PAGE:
You Need To Know
About Document Cameras
Remember the days when high-tech presentations were limited to overhead projectors and transparency sheets? Today, technology has given birth to a wide variety of options such as document cameras. Also known as visual presenters or Elmos (though Elmo is a specific brand name), document cameras allow educators, court room attorneys, or anyone who wants to give an effective presentation the right tool to do so. Read below for more information on how to choose the perfect document camera option for you.
- Data Projector (the most common display method)
- Large enough for number of people to view it comfortably
- Computer Monitor
- Good for small meeting rooms or If there is no access to data projector
- Use images with software such as PowerPoint
- Switch from computer images to document cameras with a touch of a button
- Television Screens
- Good for small meeting rooms
- or if no access to data projector
- Fixed Installations
- Great for using on a stage or in a library
- Generally full-featured
- Variety of options
- Portable Document Cameras
- Greater Mobility
- Basic to fully-featured models
The resolution of the document camera you choose will determine the quality of the image that is portrayed.
- number of lines
- number of pixels (most common)
Document cameras are categorized by their resolution in the same manner as data projectors.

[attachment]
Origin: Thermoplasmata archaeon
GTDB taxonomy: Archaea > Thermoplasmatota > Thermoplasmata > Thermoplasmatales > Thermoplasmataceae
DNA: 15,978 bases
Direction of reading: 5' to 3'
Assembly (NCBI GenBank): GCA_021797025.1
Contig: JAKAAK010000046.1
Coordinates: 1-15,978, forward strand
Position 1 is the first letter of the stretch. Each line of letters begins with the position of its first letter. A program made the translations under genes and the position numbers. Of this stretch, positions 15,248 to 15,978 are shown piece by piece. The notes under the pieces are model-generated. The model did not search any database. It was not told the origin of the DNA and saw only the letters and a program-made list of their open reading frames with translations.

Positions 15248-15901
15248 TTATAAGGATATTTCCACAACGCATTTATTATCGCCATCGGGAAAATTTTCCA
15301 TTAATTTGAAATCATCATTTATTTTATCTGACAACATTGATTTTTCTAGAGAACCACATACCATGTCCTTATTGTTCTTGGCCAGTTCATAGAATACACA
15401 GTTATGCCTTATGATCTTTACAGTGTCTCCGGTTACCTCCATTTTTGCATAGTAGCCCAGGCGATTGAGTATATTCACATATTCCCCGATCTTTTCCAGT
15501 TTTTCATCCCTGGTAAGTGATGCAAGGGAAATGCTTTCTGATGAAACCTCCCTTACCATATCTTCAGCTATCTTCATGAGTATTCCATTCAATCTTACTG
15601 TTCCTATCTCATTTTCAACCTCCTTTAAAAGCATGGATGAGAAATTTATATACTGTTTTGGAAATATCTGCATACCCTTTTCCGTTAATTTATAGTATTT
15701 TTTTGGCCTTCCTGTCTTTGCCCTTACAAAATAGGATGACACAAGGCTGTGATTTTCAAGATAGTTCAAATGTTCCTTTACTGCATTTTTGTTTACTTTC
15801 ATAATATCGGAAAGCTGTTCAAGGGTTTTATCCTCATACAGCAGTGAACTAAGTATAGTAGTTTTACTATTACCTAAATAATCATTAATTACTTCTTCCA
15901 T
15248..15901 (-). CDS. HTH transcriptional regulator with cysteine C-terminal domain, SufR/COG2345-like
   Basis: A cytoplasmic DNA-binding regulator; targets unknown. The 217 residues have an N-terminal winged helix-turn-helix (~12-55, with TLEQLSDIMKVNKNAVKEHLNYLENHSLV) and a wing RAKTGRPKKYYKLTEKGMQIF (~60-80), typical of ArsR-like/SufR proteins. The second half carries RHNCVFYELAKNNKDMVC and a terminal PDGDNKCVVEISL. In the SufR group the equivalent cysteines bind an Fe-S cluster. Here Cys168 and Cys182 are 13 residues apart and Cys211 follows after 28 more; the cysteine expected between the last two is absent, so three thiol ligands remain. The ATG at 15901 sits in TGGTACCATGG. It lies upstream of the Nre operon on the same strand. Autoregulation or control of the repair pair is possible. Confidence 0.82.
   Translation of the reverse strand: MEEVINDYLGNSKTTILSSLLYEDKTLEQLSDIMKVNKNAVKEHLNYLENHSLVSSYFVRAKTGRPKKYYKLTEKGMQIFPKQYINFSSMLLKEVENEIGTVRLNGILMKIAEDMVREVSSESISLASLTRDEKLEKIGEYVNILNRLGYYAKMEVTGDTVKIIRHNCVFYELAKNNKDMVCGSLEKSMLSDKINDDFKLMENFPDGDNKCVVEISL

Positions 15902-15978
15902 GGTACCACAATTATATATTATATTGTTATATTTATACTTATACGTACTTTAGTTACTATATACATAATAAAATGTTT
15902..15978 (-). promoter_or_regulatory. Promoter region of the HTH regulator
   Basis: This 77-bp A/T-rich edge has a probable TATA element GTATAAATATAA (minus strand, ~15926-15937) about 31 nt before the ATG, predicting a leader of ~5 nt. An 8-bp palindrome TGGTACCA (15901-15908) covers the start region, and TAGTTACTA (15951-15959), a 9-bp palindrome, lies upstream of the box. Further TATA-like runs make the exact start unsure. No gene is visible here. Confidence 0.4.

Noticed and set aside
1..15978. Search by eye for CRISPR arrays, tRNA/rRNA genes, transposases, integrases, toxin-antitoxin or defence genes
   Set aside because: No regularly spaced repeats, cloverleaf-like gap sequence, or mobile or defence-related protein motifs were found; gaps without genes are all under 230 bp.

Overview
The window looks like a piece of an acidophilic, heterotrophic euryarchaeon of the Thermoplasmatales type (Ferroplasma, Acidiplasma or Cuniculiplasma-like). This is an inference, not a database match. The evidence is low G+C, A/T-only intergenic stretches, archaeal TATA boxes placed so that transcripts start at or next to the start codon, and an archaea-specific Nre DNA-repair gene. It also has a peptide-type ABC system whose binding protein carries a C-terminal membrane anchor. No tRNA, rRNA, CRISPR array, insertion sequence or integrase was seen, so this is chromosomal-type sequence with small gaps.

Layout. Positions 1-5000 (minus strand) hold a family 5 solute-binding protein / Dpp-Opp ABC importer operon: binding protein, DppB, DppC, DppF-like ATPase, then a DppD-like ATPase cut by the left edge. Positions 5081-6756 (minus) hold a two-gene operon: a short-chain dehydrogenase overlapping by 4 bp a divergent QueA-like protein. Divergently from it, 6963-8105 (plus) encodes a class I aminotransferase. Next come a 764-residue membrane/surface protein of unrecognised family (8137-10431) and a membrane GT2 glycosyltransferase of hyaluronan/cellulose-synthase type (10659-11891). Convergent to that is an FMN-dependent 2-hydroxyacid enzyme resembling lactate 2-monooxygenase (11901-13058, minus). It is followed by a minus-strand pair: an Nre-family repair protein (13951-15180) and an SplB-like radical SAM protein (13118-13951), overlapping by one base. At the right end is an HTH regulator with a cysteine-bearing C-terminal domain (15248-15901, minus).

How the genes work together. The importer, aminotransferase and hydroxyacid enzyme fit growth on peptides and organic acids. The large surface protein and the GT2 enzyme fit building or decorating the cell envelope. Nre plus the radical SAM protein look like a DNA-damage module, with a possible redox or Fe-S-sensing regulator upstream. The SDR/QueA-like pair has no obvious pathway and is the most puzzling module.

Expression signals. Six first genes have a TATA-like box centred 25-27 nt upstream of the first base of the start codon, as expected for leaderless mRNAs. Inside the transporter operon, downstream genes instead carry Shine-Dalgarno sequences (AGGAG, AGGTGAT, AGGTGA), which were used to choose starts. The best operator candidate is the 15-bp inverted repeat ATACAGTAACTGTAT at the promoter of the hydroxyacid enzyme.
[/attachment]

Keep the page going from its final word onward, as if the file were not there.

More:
It is important to match your document camera resolution, or input resolution, with your output resolution, whether it is a data projector or a computer monitor.
While not directly related to resolution, frame rate has a great impact on the overall appearance of the image.
- Frame rate is the number of times the image refreshes per second and is often referred to as fps (frames per second).
For example, a presenter that refreshes 30 frames per second will have much smoother movement than one that refreshes 15 frames per second.
There are three ways to make objects appear larger when using a document camera.
- Bend the gooseneck so that the head is physically closer to the object
- No extra cost
- Optical zoom involves a physical movement
- no degradation in quality of image
- may be more expensize
- Digital zoom resamples the image to make it appear larger
- Slight degradation of quality
- less expensive than optical zoom
Many document cameras are equipped with lights that allow you to brighten the subject and dispel shadows. The type of lighting you need will depend on the room in which you plan on doing your presentation. In a bright, well-lit room, lighting may not be needed; however, in a dark room or room with uneven lighting sidelights can be used. A special type of light is a backlight, which allows you to use transparencies, X-rays or slides.
A growing number of document cameras / visual presenters allow you to actually capture and store images for later use. Some more elaborate presenters use memory cards for storage but most utilize internal memory that can later be downloaded into a computer.